3. In his first report, an examination November 8, 1972, Dr. Cappeller reported, ‘The actual history, as I get it from the patient, is that he was injured in 1950. He went on working for about five years with pain. He was occasionally off work, he was occasionally hospitalized for traction. He finally had a laminectomy. He did very well for 16 years, though with occasional mild discomfort and Occasional loss of time from work.’ (Emphasis added.) He concluded in reference to the 1956 surgery, ‘This was quite a successful operation in relieving pain for a period of 16 years, though there was some back and left leg discomfort and occasional time off work, hence he was not totally recovered.’A second report made after a review of medical reports and files, without reexamination of petitioner, on May 15, 1973, states: ‘The history I obtained from Mr. Amico indicates that he was never symptom-free following this original laminectomy. Rather he had occasional mild discomfort and occasionally sufficient pain to lose time from work. Hence, he was not totally asymptomatic at the time of his injury on March 21, 1972.’ It further recites: ‘The factual information would appear to be, according to the patient, that he indeed did have a good but not perfect result after his first laminectomy. He did have residual symptoms, to the point of occasionally losing time from work.’
4. These X-rays were later referred to by Dr. Cappeller as follows: ‘Lumbar Spine dated 3—30—72—There are five lumbar bodies. Sacroiliac joints are not remarkable. No isthmus defect is seen. There is marked narrowing of several disc spaces. There is marked narrowing of the lumbosacral disc space. There is also marked narrowing of the disc space between L—2 and L—3, both with considerable anterior marginal proliferation.’
5. The body of the report reads: ‘LUMBOSACRAL SPINE: Including both oblique views and AP pelvis reversal degenerative disc disease at L2, 3 as well as L5, S1 levels with narrowing of the interspace, sclerosis of the articular margins, as well as hypertrophic osteoarthritic spurring, both anteriorly and posteriorly at both levels. The remainder of the vertebral bodies, interspaces, pedicles and posterior elements are unremarkable. Sacroiliac and hip joints are normal.’
6. The body of the report reads: ‘LUMBAR MYLEOGRAM: With 9 cc. of Pantopaque injected through a L3, 4 lumbar puncture reveals bilateral symmetrical narrowing at L4, 5 level with slight defect seen on the lateral across the table film also. The remainder of the interspaces are unremarkable myelographically. The patient has degenerative disc disease at the L2, 3 and L5, S1 seen on plain films.’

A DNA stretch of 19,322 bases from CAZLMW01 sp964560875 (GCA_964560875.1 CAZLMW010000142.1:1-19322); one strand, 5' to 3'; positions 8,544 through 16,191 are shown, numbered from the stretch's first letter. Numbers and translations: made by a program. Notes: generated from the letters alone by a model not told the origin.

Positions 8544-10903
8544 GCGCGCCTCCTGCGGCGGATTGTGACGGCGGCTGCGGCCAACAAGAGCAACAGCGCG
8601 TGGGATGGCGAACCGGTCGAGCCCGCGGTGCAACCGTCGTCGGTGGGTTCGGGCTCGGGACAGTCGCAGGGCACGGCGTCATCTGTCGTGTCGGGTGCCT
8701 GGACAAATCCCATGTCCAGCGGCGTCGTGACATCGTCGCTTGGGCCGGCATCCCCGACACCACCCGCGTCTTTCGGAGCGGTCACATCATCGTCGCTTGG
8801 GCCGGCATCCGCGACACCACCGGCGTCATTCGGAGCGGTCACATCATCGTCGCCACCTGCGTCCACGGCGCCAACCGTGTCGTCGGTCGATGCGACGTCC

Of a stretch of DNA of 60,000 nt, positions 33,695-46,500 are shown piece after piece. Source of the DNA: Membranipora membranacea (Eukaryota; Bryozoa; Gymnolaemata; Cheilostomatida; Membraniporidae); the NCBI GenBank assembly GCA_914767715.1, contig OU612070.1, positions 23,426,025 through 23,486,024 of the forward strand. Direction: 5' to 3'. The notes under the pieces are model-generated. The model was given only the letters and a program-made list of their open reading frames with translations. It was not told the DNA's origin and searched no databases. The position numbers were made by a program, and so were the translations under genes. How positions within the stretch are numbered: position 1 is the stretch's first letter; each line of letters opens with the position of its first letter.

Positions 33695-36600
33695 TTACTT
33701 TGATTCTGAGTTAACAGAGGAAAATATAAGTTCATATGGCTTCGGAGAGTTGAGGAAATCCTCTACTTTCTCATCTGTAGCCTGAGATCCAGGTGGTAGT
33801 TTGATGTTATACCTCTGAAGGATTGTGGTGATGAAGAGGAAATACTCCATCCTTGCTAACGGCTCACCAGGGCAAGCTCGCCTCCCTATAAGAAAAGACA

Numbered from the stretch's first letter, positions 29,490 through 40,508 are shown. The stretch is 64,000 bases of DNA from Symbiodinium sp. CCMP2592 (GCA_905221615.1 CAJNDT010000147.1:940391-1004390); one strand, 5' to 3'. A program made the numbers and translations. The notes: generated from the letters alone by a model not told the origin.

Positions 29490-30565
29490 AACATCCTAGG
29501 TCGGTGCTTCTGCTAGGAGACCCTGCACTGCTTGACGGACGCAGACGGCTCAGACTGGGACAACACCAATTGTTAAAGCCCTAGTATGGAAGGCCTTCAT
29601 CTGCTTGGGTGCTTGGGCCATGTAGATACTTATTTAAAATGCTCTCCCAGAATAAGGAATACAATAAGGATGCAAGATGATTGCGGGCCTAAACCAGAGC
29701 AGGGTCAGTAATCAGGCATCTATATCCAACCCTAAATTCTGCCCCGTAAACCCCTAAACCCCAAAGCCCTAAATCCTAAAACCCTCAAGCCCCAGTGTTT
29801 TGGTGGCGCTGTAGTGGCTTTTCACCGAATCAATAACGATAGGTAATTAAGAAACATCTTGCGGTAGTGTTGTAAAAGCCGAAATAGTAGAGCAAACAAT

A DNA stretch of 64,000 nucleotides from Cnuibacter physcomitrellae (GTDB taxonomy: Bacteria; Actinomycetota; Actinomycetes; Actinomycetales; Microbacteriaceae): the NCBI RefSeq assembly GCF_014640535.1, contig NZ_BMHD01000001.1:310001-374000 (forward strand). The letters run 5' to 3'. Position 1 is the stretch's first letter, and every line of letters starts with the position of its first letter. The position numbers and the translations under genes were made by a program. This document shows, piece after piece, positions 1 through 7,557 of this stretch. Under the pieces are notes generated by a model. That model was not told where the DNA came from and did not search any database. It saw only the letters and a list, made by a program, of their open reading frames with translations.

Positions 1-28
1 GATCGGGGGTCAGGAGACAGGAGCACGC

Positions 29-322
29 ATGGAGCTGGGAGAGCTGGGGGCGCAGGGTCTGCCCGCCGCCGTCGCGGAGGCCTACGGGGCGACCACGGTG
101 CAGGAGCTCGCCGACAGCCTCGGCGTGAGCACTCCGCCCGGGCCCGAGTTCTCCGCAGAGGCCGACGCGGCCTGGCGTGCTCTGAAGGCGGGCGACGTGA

7. This part of the November 8 report reads: ‘He then had an injury in March of 1972. X-rays on that date showed degenerative changes between L—2 and L—3 and between L—4 and L—5, and at the L5—S1 level. As a result of this injury he had back and right leg pain. There was also presumably an injury to the right knee, and he developed a hernia in the right inguinal region. He had a second laminectomy shortly after this injury. He has not done as well post-operatively as after his first operation and has not returned to work, yet he states that he is probably no worse now than he was during the five year period that he worked between the injury of 1950 and the laminectomy of 1955. ( ) It is impossible to tell in any of the back x-rays, even those of March of this year, when degenerative changes started. I do not know at what level his initial laminectomy was done. It obviously was, however, for a disc protrusion on the opposite side. Certainly some of the degenerative changes were of exceedingly longstanding. ( ) At the present time there is no clinical evidence of further disc protrusion or nerve root involvement. He does have a depressed left Achilles reflex, which presumably has been present prior to his first laminectomy, which may have been at the L5—S1 level on the left.’ (Emphasis added.)
SIMS, Acting Presiding Justice.
ELKINGTON and BRAY*, JJ., concur.